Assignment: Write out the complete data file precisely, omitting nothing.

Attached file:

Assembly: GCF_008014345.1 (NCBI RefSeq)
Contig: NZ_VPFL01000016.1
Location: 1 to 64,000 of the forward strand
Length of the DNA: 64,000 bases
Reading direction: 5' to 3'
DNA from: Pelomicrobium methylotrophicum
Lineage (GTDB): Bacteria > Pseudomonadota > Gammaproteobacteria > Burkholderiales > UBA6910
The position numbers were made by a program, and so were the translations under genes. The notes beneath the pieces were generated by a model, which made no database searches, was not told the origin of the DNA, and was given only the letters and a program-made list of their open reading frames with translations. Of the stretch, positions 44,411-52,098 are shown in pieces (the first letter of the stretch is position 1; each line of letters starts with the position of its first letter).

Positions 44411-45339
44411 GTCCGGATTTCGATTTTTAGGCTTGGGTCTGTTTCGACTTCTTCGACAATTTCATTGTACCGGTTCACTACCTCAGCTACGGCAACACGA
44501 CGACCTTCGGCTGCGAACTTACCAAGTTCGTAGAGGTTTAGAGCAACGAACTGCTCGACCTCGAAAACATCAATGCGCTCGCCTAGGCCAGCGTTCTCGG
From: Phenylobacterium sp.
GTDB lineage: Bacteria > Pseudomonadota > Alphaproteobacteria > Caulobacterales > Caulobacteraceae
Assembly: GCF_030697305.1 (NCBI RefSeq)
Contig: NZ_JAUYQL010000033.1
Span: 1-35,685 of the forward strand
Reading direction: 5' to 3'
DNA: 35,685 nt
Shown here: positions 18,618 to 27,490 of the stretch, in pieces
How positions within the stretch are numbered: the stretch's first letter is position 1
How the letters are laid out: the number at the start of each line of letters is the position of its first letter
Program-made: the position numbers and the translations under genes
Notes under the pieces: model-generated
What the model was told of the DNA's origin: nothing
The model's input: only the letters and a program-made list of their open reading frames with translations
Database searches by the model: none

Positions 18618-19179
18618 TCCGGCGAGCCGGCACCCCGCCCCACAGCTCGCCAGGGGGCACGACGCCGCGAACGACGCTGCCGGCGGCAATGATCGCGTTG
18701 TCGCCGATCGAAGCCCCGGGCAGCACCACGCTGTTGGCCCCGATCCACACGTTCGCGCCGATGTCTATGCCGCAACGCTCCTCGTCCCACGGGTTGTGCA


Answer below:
Assembly: GCF_008014345.1 (NCBI RefSeq)
Contig: NZ_VPFL01000016.1
Location: 1 to 64,000 of the forward strand
Length of the DNA: 64,000 bases
Reading direction: 5' to 3'
DNA from: Pelomicrobium methylotrophicum
Lineage (GTDB): Bacteria > Pseudomonadota > Gammaproteobacteria > Burkholderiales > UBA6910
The position numbers were made by a program, and so were the translations under genes. The notes beneath the pieces were generated by a model, which made no database searches, was not told the origin of the DNA, and was given only the letters and a program-made list of their open reading frames with translations. Of the stretch, positions 44,411-52,098 are shown in pieces (the first letter of the stretch is position 1; each line of letters starts with the position of its first letter).

Positions 44411-45339
44411 GTCCGGATTTCGATTTTTAGGCTTGGGTCTGTTTCGACTTCTTCGACAATTTCATTGTACCGGTTCACTACCTCAGCTACGGCAACACGA
44501 CGACCTTCGGCTGCGAACTTACCAAGTTCGTAGAGGTTTAGAGCAACGAACTGCTCGACCTCGAAAACATCAATGCGCTCGCCTAGGCCAGCGTTCTCGG
From: Phenylobacterium sp.
GTDB lineage: Bacteria > Pseudomonadota > Alphaproteobacteria > Caulobacterales > Caulobacteraceae
Assembly: GCF_030697305.1 (NCBI RefSeq)
Contig: NZ_JAUYQL010000033.1
Span: 1-35,685 of the forward strand
Reading direction: 5' to 3'
DNA: 35,685 nt
Shown here: positions 18,618 to 27,490 of the stretch, in pieces
How positions within the stretch are numbered: the stretch's first letter is position 1
How the letters are laid out: the number at the start of each line of letters is the position of its first letter
Program-made: the position numbers and the translations under genes
Notes under the pieces: model-generated
What the model was told of the DNA's origin: nothing
The model's input: only the letters and a program-made list of their open reading frames with translations
Database searches by the model: none

Positions 18618-19179
18618 TCCGGCGAGCCGGCACCCCGCCCCACAGCTCGCCAGGGGGCACGACGCCGCGAACGACGCTGCCGGCGGCAATGATCGCGTTG
18701 TCGCCGATCGAAGCCCCGGGCAGCACCACGCTGTTGGCCCCGATCCACACGTTCGCGCCGATGTCTATGCCGCAACGCTCCTCGTCCCACGGGTTGTGCA